“Is it hard?’
Not if you have the right attitudes. It’s having the right attitudes that’s hard.”
― Robert M. Pirsig
How? Bloody how?!
I didn’t know what I wanted to study at university. I know I’m not alone. I always had an inclination for words and books. But I didn’t conceive that you could study journalism or dedicate yourself to write words the entire day and earn money from it. Hemingway or Emerson felt far away. I didn’t know anyone doing it either. I guess I didn’t saw it possible in my mind.
The closest career involving words was called idioms. Supposedly, I would be able to speak German, English, French, Chinese, and my native Spanish (slightly better) by the end of it. I intuitively chose it, for a week.
After a week, I began to think about money. International business was an option as well and I discovered that I could take the language courses alongside the business career. So I pushed for the safe bet and studied International Business.
It’s been about 7 years since I graduated. First, I opened a beer brewery. Didn’t really took off. Then I moved to Mexico City and became a mountaineer, amazing experience (still doing it). I’m now a project manager at a translation company, a weird combination of words and business.
I also write here and read a lot so that I have ideas to write here. This is what I enjoy/ hate the most. It’s hard and I feel insecure about not doing it right. You feel the most insecure about that in which you want to excel the most. But that is normal. Just keep doing it.
It’s hard to do what you like without other people around you doing it. (If you’re into something, and you’re young, find someone doing it right now and ask him how he did it, you need to see your goal possible in your mind first. You don’t have to be young though.)
A coworker told me that she left her corporate job (well-paid) because she wasn’t happy in it. She wanted to do something in the lines of helping people through human resources or something like it. So she quit her high-paying job many people would kill for.
Goals. When you’re young, it seems that the most important thing is money. People tell you that you should follow your passion and you call bullshit! I’ve experienced what not having money is like and it sucks. If I have the faintest idea that I’m not going to be able to win money with my passion (in my case, unconsciously, writing) I will leave it aside to do something that does make money.
Even society tells you this. Constantly.
The iPhone is not cheap. The SUV is not cheap. In my case, I like rock climbing and I love climbing mountains, do you know how much you have to pay for the equipment? A lot!
It’s better to become a lawyer or a financial analyst, right? Keep the money flowing?!
Until it’s not. Until you get the iPhone and the car and everything and you realize that you don’t have any time left to enjoy your riches. Haha, paradoxically poor at the same time. There’s a lot of money in the world, but time? Ah, time is scant.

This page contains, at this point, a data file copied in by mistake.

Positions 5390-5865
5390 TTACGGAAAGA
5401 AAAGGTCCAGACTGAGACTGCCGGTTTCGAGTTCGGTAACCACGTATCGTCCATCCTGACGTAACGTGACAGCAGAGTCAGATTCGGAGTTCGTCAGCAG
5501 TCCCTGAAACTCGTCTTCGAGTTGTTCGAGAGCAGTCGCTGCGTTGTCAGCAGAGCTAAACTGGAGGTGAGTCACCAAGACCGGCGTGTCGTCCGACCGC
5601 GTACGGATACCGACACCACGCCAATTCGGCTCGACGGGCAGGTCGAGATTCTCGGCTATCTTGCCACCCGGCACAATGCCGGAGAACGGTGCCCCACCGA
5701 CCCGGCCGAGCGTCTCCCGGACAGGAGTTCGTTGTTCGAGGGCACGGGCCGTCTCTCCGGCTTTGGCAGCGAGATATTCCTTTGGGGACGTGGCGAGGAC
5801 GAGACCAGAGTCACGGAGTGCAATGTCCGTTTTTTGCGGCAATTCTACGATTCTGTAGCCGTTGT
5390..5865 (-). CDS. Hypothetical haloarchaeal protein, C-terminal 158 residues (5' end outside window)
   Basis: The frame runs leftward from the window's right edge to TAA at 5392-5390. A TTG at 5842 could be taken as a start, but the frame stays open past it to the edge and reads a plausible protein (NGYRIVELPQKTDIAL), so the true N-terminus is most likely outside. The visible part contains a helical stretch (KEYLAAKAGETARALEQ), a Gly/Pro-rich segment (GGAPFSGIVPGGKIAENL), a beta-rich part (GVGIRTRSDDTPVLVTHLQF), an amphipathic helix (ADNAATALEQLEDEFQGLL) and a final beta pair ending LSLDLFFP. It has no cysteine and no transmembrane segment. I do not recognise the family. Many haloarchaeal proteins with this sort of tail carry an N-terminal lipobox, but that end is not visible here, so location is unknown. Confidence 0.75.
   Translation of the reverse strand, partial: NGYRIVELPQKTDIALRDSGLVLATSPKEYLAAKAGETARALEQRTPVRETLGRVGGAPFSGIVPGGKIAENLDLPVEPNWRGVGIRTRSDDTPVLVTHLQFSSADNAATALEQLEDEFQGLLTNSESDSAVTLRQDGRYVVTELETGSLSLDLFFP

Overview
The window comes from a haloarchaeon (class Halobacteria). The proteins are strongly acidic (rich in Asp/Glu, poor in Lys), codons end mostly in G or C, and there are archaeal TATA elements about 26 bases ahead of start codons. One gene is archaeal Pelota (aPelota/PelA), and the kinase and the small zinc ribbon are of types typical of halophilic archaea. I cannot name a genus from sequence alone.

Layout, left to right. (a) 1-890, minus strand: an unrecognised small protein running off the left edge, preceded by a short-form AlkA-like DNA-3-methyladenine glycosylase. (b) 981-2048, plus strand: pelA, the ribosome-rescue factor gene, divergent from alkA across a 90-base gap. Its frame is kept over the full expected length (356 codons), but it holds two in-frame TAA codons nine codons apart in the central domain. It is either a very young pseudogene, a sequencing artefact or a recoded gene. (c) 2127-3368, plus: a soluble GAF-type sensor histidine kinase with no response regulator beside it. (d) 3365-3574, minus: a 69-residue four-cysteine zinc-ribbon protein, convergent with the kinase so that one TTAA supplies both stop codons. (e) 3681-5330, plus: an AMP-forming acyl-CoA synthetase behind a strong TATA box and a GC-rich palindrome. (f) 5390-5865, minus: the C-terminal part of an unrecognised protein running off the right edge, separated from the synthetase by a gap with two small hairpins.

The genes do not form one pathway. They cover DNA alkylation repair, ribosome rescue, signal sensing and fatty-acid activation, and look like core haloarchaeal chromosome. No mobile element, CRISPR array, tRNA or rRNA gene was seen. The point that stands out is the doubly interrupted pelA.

You think that money will solve your problems, but then you get it and you realize that you now have existential problems. What a rollercoaster.
What is the goal of virtue, after all, except a life that flows smoothly? — Epictetus
Whining about the situation is not going to do any good. You’ve gotten this far and you realize now that not only you have to earn money, but you also need to do something meaningful, else you become rich and depressed. And here comes the question, how should you live your life?
We tend to think in terms of goals. Achieving this, then that, then that, then that, and then die. But living this way leaves out the actual living. Never here, always striving.
That will not do.
And here I want to prescribe the concept of virtue.
It is commonly said in Stoic philosophy that the highest good or goal is virtue itself. Virtue is best translated as excellence.
A sword can be excellent, a hammer can be excellent, a human can be excellent.
Virtue, more than a goal, is a characteristic. It could be understood as the way in which you walk. Interesting concept, isn’t it?
Why not making smooth walking your goal? Stop concentrating so much on getting the things and the position and focus on walking smoothly. Focus on walking with excellence.
It’s a good thing that you find out something about yourself. Such as my friend and his existential troubles with work. Now she knows that she needs to do something else, not only for herself but for others as well. But it would be wrong to think that the answer lies in that other job position. If you think this way, you’re still not getting it. The answer lies here and now, immediately. Nothing impedes you from acting greatly right at this moment. If you’re relaxing, relax. If you’re working, work. If you’re having an existential crisis because your working at something that you know you shouldn’t be doing, take a breath, make a plan and start working on it.
You see, excellence is intuitive.
How to live your life?
Focus on excellence, don’t be too concerned about tomorrow for it will take care of itself. Live as greatly as you can today and keep figuring things out as you go.
“The test of the machine is the satisfaction it gives you. There isn’t any other test. If the machine produces tranquility it’s right. If it disturbs you it’s wrong until either the machine or your mind is changed.”
― Robert M. Pirsig
Thanks for reading,
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